If you aren’t quite up to heading out to your local game store yet, steer clear of Rivals and instead pick up the Luke Skywalker and Boba Fett Starters. Each retails for $14.95 and add quite a few cards you can add to your Two Player Game decks. With these purchases you’ll have access to characters, upgrades and events in all three colors of the game, opening up a new player’s first opportunity to deck build! Experiment around, throw Boba with Phasma and see how Rey likes that shiny new Heirloom Lightsaber.
Last we have the older starters in black boxes from the initial release of the game: the Kylo Ren and Rey Starters. Our advice is to wait on picking these up right away, mostly because the characters and upgrades included haven’t seen effective use in recent metas and the cards will (probably) be out of rotation around Q1 2019. If there are cards in here that you need for your deck, you can usually buy the good pieces of the starters on the secondary market for much less than the entire starter.
You’ve probably noticed by now that most of the good cards in starters only have a single copy and that the only way to get them is by purchasing a second starter. This is one of the most infuriating aspects of collecting Star Wars: Destiny (we’re looking at you here Fantasy Flight Games). Do you need that second copy? Maybe. Much like the advice on the Rey and Kylo Ren starters, if you can find what you want on the secondary markets for less than a full starter, go that route. But if you’re like us then you’ve given into Fantasy Flight’s cruelty and pick up two of each starter as they release.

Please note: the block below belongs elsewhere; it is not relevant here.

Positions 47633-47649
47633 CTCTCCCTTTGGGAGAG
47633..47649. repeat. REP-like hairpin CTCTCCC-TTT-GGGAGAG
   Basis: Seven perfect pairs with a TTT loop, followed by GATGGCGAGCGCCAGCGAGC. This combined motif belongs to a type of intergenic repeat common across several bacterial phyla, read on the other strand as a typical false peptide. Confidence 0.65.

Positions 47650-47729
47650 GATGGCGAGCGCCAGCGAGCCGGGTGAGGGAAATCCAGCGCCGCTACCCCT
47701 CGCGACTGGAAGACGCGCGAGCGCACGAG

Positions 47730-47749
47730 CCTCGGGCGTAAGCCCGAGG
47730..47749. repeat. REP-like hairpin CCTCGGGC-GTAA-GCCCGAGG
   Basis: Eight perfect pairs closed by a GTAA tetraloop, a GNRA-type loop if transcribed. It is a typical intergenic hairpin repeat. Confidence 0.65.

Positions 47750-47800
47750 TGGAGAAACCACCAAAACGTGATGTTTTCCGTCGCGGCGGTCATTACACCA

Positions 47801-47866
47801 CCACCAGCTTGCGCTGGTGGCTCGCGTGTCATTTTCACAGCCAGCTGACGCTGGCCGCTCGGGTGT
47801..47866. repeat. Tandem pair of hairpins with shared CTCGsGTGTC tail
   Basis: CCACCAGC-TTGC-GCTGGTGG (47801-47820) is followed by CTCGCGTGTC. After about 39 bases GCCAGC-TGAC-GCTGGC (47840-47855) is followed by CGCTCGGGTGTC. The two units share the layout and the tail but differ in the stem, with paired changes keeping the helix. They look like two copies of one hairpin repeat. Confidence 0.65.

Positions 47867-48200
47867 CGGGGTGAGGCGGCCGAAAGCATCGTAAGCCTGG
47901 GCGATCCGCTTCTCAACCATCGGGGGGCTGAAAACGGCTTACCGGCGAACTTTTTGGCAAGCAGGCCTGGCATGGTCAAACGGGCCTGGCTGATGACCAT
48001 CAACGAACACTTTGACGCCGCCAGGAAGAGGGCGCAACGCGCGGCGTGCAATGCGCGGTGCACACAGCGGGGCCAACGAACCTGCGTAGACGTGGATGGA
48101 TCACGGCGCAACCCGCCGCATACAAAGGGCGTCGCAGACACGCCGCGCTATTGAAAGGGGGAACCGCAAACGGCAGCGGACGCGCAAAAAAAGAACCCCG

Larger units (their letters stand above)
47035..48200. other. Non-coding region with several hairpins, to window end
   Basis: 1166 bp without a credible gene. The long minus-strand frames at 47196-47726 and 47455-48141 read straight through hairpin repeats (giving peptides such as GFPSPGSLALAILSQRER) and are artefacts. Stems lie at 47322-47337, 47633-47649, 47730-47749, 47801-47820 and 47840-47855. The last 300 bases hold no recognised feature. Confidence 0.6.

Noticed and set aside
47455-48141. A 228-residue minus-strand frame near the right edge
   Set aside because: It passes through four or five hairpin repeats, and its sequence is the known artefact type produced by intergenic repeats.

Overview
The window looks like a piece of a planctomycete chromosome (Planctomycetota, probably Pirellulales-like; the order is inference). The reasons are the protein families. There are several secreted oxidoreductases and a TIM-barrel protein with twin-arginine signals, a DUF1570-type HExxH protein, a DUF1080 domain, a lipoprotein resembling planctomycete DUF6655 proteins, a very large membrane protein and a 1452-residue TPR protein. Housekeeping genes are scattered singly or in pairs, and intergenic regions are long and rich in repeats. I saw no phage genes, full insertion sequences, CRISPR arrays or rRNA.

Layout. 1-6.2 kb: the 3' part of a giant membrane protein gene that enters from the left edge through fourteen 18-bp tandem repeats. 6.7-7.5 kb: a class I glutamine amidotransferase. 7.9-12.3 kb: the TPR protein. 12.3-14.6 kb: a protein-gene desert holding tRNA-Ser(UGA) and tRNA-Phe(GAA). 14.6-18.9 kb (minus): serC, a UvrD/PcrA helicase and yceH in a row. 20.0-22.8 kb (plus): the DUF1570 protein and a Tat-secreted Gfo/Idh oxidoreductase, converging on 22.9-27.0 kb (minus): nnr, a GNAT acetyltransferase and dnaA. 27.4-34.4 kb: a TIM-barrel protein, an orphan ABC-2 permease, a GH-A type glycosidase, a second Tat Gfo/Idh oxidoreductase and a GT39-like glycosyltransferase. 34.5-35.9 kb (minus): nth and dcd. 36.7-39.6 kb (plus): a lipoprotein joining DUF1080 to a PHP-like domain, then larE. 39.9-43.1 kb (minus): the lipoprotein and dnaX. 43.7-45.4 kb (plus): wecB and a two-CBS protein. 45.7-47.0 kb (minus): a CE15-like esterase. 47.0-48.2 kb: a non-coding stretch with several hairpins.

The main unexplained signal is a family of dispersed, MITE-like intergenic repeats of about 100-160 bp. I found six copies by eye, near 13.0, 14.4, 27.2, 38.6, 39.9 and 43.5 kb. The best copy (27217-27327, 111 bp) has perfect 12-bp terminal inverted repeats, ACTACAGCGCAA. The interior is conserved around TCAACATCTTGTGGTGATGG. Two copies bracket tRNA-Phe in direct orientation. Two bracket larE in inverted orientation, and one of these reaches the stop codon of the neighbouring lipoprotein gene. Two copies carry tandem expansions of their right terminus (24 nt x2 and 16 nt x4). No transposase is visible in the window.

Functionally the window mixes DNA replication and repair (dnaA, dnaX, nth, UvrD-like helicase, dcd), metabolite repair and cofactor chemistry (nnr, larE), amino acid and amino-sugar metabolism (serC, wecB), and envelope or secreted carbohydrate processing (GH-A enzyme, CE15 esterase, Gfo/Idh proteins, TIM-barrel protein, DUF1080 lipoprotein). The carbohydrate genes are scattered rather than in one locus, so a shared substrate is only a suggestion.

Collecting Beyond Starters
You’re a seasoned beginner now and are ready to begin expanding your card pool to build the deck or decks that you want to play. This is where things get complicated and the choice you make is going to be dictated mostly by your budget and what you find pleasure in. Will you have the money and desire to collect every card in the game or is your budget more modest and you’ll be making and maintaining just a deck a or two? There is no wrong way to play this game, but there are less efficient methods of going about your desired outcome.
The tricky bit here is that we are in the middle of a set rotation. Some cards you buy now won’t be legal to play in Standard Tournaments (the most popular format) relatively soon, we are guessing around Q1 2019. No one says you can’t still enjoy playing those cards at home or at casual games (this is called Infinite format), but if your goal is to focus your collecting on a budget for competitive play then you have a bit of a mine field to walk through. You have free choice on how much of Legacies cycle (white box products) you collect which includes Legacies and Way of the Force and the unnamed sixth set. But the cards from the Awakenings cycle (black box products) you should collect with precise intent.